Directed by: Neil Burger
Produced by: Douglas Wick, Lucy Fisher & Pouya Shabazian
Starring: Shailene Woodley, Theo James, Ashley Judd, Jai Courtney, Ray Stevenson, Zoe Kravitz & Kate Winslett
Budget: $85 million
Box office: $288.7 million
Release date: March 21, 2014
In the last few years there have been so many films based on Young Adult Novels that the YA Adaptation is practically a genre of its own. Depending on your perspective you have the Harry Potter franchise to either thank or curse for this. Just the first film alone probably made enough money to solve all of Greece’s financial issues and maybe even get the Milky Bars in afterwards. Along with render the fact that Daniel Radcliffe is really not a great actor completely irrelevant.
Like piss-heads to buildings with ‘kebab’, ‘tandoori’ or just plain ‘chicken’ written on the front of them a slew of studios and directors flocked to the libraries to dig out the next YA novel to get rich off. The large scale results have ranged from Twilight; downright awful, The Hunger Games; downright spectacular and Maze Runner; downright reasonable.
However, in March 2011 Veronica Roth signed off the rights to her Divergent book series for a hefty fee and in 2014 Divergent was added to the stockpile of YA Adaptations and despite financial success it got a bit of a pasting critically. Divergent currently holds 40% on Rotten Tomatoes citing predictable YA clichés as the main problem. Now don’t get me wrong such a criticism is actually quite valid as it does sport a number of the YA troupes; a dystopian future setting, lead protagonists who are around 16-18 years old (but are portrayed by actors in their early to mid-twenties) and an emphasis on individuality and raging against an oppressive machine. Yet despite all of this and for a number of other reasons I actually enjoyed it.
The success or failure of any franchise rests on the strength of its lead actors and in this area Divergent really shines. Shailene Woodley as female protagonist Tris Prior is honest-to-God superb. Her journey from a timid teenager to a confident, kick-ass system threatening heroine is as believable as any and no doubt when Woodley lands her inevitable ‘This-is-tailor-made-for-winning-Oscars’ role she will be just as relevant as Jennifer Lawrence, if not more so. Taking the helm as lead protagonist is Theo James, yes the ass-hole from The Inbetweeners Movie, as Four Eaton who also hands in a strong performance and holds the distinction of being one of very few lead YA Adaptation protagonists that you genuinely believe could f*ck you up! The supporting cast members don’t quite reach the same heights but are at-worst decent and Tris’ best friend is played by Zoe Kravitz; yes she is Lenny’s daughter and yes she is hot, so very hot. Kate Winslet doesn’t quite phone it in but she does spend a few of her scenes carrying the sort of facial expression that makes it look like she’s just swallowed a hot chip and was clearly cast to add clout to the line-up.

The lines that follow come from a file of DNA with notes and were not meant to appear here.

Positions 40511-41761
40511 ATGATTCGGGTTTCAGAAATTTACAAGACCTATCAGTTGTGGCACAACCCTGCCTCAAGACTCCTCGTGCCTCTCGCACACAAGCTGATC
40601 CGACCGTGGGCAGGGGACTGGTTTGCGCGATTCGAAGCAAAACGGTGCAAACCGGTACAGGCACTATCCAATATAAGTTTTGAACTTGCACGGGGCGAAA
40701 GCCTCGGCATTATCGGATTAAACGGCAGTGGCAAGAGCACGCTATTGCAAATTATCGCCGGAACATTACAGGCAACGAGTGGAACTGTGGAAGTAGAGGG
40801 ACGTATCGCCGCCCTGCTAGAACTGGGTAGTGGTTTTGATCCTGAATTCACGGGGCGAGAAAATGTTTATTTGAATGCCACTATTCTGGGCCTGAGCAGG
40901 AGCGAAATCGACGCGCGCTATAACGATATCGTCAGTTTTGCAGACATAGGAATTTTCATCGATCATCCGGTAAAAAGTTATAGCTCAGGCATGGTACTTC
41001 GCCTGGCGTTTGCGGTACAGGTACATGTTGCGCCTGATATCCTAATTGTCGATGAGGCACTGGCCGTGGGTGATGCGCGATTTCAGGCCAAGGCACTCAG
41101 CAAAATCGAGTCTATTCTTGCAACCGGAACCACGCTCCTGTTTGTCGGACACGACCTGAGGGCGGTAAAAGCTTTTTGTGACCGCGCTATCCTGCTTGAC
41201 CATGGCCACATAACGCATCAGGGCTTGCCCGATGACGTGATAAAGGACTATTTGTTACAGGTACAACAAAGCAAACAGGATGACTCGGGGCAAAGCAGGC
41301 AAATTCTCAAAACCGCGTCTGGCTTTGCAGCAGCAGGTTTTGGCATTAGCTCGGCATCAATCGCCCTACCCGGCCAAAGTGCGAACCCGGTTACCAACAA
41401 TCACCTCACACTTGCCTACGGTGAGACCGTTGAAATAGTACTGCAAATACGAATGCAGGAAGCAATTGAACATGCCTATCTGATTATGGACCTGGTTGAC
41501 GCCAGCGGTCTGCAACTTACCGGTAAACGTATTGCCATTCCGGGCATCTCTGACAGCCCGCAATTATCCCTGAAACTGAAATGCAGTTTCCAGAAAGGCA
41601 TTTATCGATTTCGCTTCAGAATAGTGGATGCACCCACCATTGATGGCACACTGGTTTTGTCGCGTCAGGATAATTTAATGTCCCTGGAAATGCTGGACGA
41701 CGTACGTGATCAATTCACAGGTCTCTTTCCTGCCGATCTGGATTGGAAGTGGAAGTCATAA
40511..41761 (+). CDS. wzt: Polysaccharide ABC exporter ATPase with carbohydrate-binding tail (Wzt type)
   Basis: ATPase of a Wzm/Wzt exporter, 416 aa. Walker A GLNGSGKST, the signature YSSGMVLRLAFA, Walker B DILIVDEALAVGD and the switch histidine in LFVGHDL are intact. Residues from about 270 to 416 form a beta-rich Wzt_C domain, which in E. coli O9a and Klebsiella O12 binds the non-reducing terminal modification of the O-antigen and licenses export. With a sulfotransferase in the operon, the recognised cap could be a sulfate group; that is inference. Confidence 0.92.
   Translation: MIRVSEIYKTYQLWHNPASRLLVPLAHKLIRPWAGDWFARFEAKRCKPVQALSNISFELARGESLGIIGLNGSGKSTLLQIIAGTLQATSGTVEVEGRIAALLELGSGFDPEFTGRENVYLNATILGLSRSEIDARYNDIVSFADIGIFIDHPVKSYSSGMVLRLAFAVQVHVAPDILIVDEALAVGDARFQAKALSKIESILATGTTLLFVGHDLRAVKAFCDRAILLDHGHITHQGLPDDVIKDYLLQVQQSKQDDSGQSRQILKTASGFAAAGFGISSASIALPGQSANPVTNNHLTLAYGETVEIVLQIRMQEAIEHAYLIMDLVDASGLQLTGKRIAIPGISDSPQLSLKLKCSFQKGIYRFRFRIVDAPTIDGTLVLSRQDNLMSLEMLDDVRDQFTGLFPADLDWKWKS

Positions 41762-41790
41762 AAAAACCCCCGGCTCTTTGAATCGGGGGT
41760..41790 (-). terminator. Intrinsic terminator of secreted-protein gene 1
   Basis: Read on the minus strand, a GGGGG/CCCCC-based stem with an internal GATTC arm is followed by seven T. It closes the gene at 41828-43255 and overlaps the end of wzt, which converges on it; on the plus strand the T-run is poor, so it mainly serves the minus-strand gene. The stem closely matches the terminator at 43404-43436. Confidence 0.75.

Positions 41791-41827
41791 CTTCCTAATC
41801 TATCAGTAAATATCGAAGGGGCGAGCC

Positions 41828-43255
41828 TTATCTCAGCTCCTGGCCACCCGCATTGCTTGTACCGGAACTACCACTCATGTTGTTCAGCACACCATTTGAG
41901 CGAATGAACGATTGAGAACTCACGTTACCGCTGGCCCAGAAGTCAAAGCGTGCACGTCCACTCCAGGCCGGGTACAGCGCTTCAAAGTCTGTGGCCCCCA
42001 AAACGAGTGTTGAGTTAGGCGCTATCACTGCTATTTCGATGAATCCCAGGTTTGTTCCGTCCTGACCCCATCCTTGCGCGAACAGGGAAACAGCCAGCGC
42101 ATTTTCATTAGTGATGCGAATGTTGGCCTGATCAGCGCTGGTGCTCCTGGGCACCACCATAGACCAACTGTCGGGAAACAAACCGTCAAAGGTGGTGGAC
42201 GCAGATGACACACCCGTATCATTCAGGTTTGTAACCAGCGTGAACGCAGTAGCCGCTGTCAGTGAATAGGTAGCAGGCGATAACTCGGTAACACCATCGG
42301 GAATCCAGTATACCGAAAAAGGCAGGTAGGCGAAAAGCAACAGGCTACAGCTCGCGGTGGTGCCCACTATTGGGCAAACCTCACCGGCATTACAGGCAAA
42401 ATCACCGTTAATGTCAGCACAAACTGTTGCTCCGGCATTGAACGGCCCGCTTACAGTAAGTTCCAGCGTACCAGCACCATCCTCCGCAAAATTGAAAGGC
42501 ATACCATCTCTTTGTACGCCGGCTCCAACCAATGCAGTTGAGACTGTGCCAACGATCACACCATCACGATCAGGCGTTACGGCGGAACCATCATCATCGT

The mythology and background of the films settings are intriguing and easily as well realised and fleshed out as anything in The Hunger Games, if a little less well developed and built upon. The idea of faction systems and post-apocalyptic cityscapes that persecute uniqueness is hardly original but it’s pulled off very well here. The factions are well thought out and all of their roles make sense meaning that the infrastructure is believable and watching everything unfold is very satisfying. The previously mentioned cliché of encouraging individuality rears its head and is only slightly more subtle than a fish to the face from a speeding car but again, it’s well executed and doesn’t feel tacked-on or out of place so seeing it unfold is actually quite pleasant in a guilty-pleasure kind of way.
All in all, Divergent shall not be taking home any awards for originality. Many of its themes have been explored many times before and in all honesty have been done a little better. This shouldn’t be said to discredit it too much though as Divergent is still a very solid introduction to a very solid franchise and although it may be familiar it does what it does well, occasionally very well and unlike many of the other YA Adaptations on the market it was clearly made with effort.
The young cast is enthusiastic and convincing, without having the luxury of being surrounded by more established and experienced actors to back them up *cough* Radcliffe, the action is well directed and fast paced and even the unoriginal aspects of the film are done well. Divergent is definitely worth checking out with an open and realistic mind-set, as is its equally competent sequel released earlier this year and I look forward to the final two-parts based off the last book. On a side-note; I do wish they would stop dividing the last books into 2 films, just another YA cliché I guess…